A Paris court has barred Google from selling ad space to third parties that are attempting to resell event tickets without the promoter’s permission.
The court reiterated in its order that companies must receive written authorization from promoters to sell and/or advertise secondhand concert tickets – and that Google must assure that said authorization is in place before green-lighting the sale of ad keywords to resellers. This decision expands upon Article 313-6-2 of France’s Penal Code, which went into effect in March of 2012.
Google, of course, has a long history of profiting from selling advertising on illegal products starting with violations of the Controlled Substances Act for which the company was fined $500,000,000 (and paid at least a few hundred million more in judgements after Google was sued by shareholders). That case is one of the few reported cases that have been brought against Google in the U.S. until Maria Schneider’s class action against YouTube this year.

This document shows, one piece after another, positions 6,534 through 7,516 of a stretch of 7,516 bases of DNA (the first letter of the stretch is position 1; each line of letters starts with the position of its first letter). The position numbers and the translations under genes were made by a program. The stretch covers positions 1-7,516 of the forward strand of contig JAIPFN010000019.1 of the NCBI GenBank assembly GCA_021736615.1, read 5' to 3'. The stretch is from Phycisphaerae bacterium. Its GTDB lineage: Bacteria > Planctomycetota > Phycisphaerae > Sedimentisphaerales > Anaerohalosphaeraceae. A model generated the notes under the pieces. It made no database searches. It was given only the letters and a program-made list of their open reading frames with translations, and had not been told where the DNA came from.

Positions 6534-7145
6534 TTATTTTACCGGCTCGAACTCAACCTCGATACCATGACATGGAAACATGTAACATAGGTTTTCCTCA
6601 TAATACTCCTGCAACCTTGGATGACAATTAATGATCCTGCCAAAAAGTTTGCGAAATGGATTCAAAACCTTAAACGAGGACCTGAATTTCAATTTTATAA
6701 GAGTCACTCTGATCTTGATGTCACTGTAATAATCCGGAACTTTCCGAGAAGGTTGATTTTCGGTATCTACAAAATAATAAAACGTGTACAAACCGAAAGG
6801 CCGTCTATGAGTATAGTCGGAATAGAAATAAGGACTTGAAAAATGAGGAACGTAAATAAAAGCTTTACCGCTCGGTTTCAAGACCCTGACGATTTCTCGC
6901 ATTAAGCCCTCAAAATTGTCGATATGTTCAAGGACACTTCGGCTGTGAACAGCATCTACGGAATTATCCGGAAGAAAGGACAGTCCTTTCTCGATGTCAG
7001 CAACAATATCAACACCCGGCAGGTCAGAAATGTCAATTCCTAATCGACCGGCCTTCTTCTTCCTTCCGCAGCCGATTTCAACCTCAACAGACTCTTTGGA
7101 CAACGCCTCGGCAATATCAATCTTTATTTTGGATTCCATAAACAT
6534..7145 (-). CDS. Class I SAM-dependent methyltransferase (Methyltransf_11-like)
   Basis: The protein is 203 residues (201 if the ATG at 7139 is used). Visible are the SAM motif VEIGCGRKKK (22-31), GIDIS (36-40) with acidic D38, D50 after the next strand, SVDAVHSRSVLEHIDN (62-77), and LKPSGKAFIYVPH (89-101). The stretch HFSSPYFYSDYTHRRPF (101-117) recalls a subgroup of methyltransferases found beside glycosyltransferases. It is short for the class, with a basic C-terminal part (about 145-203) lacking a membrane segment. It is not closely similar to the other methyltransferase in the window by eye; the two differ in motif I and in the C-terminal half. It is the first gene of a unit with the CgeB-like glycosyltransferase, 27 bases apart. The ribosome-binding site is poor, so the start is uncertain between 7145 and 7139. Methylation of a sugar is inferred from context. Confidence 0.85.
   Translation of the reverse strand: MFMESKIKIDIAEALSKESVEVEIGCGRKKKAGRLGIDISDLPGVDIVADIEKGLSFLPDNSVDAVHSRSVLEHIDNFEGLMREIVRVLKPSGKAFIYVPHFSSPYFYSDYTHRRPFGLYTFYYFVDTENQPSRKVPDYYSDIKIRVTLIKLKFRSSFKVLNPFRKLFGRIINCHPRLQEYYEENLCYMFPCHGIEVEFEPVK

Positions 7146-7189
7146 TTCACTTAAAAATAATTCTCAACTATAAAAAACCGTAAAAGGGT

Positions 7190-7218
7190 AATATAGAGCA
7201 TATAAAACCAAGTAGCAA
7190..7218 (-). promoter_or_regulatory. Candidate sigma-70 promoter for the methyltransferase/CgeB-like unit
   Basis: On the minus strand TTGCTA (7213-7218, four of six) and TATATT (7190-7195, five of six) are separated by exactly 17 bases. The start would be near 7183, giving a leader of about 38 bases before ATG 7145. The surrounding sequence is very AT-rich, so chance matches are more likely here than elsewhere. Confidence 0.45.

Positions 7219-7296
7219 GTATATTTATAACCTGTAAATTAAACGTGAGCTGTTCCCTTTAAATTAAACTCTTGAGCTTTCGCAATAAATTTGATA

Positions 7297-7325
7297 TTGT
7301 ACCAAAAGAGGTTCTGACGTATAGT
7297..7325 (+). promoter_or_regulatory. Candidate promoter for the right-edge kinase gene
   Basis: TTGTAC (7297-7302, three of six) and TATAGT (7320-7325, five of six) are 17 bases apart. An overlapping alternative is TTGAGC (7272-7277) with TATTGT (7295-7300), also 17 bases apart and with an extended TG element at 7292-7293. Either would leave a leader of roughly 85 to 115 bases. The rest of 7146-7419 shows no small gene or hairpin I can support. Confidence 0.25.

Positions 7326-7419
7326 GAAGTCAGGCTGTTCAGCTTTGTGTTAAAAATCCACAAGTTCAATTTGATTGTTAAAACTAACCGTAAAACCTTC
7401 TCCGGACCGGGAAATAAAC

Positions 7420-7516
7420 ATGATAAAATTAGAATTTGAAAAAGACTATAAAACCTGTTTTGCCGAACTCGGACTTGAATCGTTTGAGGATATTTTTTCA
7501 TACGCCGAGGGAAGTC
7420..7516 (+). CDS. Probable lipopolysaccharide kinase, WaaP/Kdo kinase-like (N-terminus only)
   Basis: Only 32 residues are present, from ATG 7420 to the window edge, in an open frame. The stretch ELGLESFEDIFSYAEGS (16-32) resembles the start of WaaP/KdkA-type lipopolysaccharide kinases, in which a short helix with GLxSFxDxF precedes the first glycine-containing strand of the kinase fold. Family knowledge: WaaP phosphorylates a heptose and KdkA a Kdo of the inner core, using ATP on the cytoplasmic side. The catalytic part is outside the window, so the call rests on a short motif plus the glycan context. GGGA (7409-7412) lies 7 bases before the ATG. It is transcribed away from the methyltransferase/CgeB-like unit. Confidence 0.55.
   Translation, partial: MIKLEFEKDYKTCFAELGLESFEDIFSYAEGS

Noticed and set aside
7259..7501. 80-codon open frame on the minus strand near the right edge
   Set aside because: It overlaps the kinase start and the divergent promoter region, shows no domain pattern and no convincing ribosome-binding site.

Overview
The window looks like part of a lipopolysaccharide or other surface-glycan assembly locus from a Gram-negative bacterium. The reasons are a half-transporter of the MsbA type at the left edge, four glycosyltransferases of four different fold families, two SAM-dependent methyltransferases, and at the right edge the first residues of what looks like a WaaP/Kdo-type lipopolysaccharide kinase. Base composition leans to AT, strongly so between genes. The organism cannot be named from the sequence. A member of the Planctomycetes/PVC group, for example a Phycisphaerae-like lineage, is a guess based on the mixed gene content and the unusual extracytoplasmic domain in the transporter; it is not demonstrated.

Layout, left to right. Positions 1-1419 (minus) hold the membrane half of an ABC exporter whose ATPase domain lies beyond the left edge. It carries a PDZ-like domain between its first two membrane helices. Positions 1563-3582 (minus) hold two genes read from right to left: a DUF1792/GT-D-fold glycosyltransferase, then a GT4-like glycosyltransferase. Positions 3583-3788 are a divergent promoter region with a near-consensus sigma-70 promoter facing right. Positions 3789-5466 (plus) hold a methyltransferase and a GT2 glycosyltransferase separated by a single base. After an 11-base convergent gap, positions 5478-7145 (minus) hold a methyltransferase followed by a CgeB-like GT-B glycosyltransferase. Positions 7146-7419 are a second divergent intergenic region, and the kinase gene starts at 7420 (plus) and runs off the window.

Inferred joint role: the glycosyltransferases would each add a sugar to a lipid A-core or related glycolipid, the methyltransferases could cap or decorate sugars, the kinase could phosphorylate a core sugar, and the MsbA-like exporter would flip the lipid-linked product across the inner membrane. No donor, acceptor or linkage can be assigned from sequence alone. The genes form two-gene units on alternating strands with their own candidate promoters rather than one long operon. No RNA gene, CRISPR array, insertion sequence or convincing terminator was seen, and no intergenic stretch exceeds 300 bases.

Google is, of course, being pursued on antitrust violations by the U.S. Department of Justice and the States of Arkansas, Florida, Georgia, Indiana, Kentucky, Louisiana, Mississippi, Missouri, Montana, South Carolina, and Texas.
I’ve been saying for a long time that Google is essentially a criminal enterprise ideally suited for a RICO prosecution, and frankly in collusion with a number of other members of the digital Concrete Club.
We’ll see what happens in Europe, and if that might influence U.S. prosecutors.